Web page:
Deadliest Catch: The Game (Xbox) Review
We guess that it has an ending
Useless camera angles
With Deadliest Catch: The Game recently hitting the Xbox Store, we take a closer look at Discovery’s game adaptation of their hit TV show.
When you think of The Discovery Channel‘s very own hit show, Deadliest Catch, you are reminded of exciting expeditions in which a team of men braves the elements to catch king crabs for people like you and me to enjoy at the dinner table.
With this in mind, one would think it would be a safe bet to assume that the game would carry with it the same brand of excitement, that familiar sense of adventure and peril that we have come to expect from the hit TV show. Regrettably, Deadliest Catch: The Game falls short of this expectation and instead delivers a mundane experience that feels both dated and unfinished.
The Graphics in Deadliest Catch: The Game
The website for Deadliest Catch: The Game promises “realistic graphics” and further elaborates by saying “modern graphics, particularly the water”, if this strange statement alone doesn’t raise red flags, the realization will hit you as soon as you enter the game.
The best way we can describe the graphics in Deadliest Catch: The Game is to compare them to early Xbox 360 and PlayStation 2 titles. The dockyard – where the tutorial starts – is lifeless and drab, surrounding buildings are basic and lazily designed, while shop and service signs are vague and undescriptive.
To say such things about a game in 2023, where consoles have the technological capabilities they do, is a crying shame. We should be leagues beyond the graphical car crash that is Deadliest Catch: The Game and to release a game that looks like this in today’s market is lazy, cheap, and shows a lack of interest on Discovery‘s part.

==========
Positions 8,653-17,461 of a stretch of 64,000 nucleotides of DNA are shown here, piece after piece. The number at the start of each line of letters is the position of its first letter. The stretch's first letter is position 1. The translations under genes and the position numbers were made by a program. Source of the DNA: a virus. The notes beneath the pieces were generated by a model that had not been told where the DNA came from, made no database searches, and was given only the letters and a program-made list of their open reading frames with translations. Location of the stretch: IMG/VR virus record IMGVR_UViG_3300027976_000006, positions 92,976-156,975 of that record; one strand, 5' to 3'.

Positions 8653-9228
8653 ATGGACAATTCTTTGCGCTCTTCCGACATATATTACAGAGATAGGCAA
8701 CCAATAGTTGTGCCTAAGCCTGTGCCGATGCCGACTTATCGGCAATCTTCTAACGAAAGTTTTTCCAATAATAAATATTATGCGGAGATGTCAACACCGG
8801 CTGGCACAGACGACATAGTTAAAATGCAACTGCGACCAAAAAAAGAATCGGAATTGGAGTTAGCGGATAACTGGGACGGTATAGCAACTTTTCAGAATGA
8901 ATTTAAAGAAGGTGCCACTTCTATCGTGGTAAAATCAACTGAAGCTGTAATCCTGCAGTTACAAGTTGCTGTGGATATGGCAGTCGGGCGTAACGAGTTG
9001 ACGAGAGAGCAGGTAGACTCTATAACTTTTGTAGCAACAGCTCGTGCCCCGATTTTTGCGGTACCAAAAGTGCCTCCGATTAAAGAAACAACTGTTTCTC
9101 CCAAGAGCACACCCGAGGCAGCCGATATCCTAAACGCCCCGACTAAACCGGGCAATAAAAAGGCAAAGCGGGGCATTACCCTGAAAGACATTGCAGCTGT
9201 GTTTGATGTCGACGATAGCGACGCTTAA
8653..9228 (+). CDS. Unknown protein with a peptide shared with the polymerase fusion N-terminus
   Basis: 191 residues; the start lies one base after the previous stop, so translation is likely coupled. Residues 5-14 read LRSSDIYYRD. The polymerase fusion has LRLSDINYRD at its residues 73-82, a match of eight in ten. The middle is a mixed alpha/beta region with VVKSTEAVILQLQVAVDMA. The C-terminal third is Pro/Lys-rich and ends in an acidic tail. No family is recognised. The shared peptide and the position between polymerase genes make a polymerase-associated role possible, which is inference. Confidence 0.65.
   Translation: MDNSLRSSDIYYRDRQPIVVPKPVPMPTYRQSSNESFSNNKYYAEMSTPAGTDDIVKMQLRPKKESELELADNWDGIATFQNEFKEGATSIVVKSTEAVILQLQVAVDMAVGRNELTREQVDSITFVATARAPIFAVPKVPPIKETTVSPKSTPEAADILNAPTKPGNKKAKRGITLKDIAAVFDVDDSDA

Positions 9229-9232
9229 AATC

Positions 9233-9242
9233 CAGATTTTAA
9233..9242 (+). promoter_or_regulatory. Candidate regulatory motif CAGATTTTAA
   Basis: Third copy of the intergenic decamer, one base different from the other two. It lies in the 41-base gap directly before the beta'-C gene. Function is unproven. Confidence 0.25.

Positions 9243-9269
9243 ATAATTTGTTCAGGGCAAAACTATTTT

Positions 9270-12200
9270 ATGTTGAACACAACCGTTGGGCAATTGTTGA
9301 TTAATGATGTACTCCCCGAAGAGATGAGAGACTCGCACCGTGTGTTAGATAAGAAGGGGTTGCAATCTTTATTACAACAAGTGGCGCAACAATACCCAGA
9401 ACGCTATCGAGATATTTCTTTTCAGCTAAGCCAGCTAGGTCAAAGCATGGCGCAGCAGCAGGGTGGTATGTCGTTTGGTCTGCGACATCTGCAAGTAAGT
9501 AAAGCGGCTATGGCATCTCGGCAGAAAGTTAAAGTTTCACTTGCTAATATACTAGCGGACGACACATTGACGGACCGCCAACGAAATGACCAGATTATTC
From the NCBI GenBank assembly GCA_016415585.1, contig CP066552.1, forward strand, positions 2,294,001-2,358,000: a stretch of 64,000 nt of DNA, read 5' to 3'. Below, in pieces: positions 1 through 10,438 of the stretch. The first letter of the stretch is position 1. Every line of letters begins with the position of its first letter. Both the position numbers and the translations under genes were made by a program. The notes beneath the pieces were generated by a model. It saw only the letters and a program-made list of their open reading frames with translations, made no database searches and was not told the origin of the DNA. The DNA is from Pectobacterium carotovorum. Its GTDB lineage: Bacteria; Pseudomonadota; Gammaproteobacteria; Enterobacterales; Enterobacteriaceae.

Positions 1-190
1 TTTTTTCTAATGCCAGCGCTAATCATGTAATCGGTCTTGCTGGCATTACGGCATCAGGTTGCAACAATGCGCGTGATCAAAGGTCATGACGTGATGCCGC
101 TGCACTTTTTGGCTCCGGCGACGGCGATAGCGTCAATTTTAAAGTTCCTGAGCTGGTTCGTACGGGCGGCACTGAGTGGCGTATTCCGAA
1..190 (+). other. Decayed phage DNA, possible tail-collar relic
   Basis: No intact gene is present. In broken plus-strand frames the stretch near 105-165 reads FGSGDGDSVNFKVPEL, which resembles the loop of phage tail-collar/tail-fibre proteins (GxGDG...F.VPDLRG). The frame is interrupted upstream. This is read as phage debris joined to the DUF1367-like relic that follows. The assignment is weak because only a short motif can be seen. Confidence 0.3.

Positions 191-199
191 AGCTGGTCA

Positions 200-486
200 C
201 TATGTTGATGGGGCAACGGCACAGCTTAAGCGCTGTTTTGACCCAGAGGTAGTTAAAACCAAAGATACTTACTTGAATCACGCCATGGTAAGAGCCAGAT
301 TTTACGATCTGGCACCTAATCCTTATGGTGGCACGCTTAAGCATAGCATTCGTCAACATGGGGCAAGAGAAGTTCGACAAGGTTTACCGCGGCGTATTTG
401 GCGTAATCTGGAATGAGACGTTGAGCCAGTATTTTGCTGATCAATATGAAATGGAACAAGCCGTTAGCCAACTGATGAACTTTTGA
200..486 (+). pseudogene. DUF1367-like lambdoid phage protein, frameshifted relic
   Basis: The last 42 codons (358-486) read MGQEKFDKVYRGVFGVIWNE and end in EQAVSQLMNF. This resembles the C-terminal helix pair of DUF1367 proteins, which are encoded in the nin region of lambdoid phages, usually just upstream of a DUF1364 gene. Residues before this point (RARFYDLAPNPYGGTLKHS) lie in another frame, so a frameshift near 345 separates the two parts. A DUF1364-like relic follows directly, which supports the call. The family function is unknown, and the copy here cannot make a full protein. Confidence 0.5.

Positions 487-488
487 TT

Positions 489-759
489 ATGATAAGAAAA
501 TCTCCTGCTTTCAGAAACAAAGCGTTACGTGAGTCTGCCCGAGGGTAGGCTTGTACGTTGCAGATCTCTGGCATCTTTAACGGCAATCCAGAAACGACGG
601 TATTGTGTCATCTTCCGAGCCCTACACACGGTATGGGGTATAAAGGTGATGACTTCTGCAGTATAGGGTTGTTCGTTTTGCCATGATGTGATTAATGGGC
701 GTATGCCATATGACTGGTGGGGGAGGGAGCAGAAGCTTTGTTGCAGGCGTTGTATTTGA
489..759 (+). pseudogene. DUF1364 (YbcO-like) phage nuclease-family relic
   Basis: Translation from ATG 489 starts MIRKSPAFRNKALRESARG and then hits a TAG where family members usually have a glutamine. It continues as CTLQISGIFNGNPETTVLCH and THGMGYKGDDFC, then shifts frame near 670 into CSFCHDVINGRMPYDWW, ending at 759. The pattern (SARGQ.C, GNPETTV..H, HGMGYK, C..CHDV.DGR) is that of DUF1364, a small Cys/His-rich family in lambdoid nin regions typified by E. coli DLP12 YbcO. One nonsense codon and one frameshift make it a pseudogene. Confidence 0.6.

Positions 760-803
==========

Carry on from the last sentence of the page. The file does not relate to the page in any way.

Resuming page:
Deadliest Catch: The Game – Gameplay
“But graphics aren’t everything”, I can almost hear you collectively shout, “it’s all about the gameplay”. While this is a completely accurate statement, Deadliest Catch: The Game also falls short on delivering an even slightly enjoyable gameplay experience.
The tutorial starts you off in the dockyard, where the typically bustling fishing community goes about its business. However, for some reason unknown to man, the hub of the fishing trade is here completely devoid of any other person but yourself. This conjures a lonely and desolate atmosphere that could have been easily avoided by throwing a few other faces into the mixture.
Tasked with visiting the store to pick up some supplies, we eventually found the storefront where we could buy the required items: buoys, grappling hooks, and a block of herring bait. Here we only ran into more confusion as the items weren’t correctly labeled. Buying the bhoys and the grappling hooks was relatively plain sailing (no pun intended) and the lack of labels wasn’t really an issue. To find the bait, however, we had to open the descriptions to ensure we had the right type. While this doesn’t sound like too much of an issue, it’s yet another lazy oversight from the developers.
Ships Ahoy – Fishing in Deadliest Catch: The Game
After checking the map and navigating the painstaking system to choose a spot in which to fish, we were ready to set sail and plunder the seas for king crabs. A glimmer of hope manifested in our bored minds, it finally looked like the game was about to pick up as we set out on our treacherous voyage. However, we were sadly mistaken.
Our first job aboard was to pick a crab pot up using the onboard crane and place it on the launcher platform. This seemingly simple task was made nigh-on impossible by a clumsy control system with a mind of its own and camera angles that will turn your hair gray.
Despite our hopes that the experience would become more enjoyable as the game opened up, Deadliest Catch: The Game only continued to disappoint.
Deadliest Catch: The Game – Summary
As much as we have tried to find any positives in this game, we have failed to find anything that even the biggest of Deadliest Catch fans would enjoy. If the nauseatingly slow FPS and early PlayStation 2 graphics don’t put you off within the first five minutes, operating the crane and fishing at sea will soon have you throwing yourself overboard. Sadly, there is nothing about Deadliest Catch the game that’s in ship shape.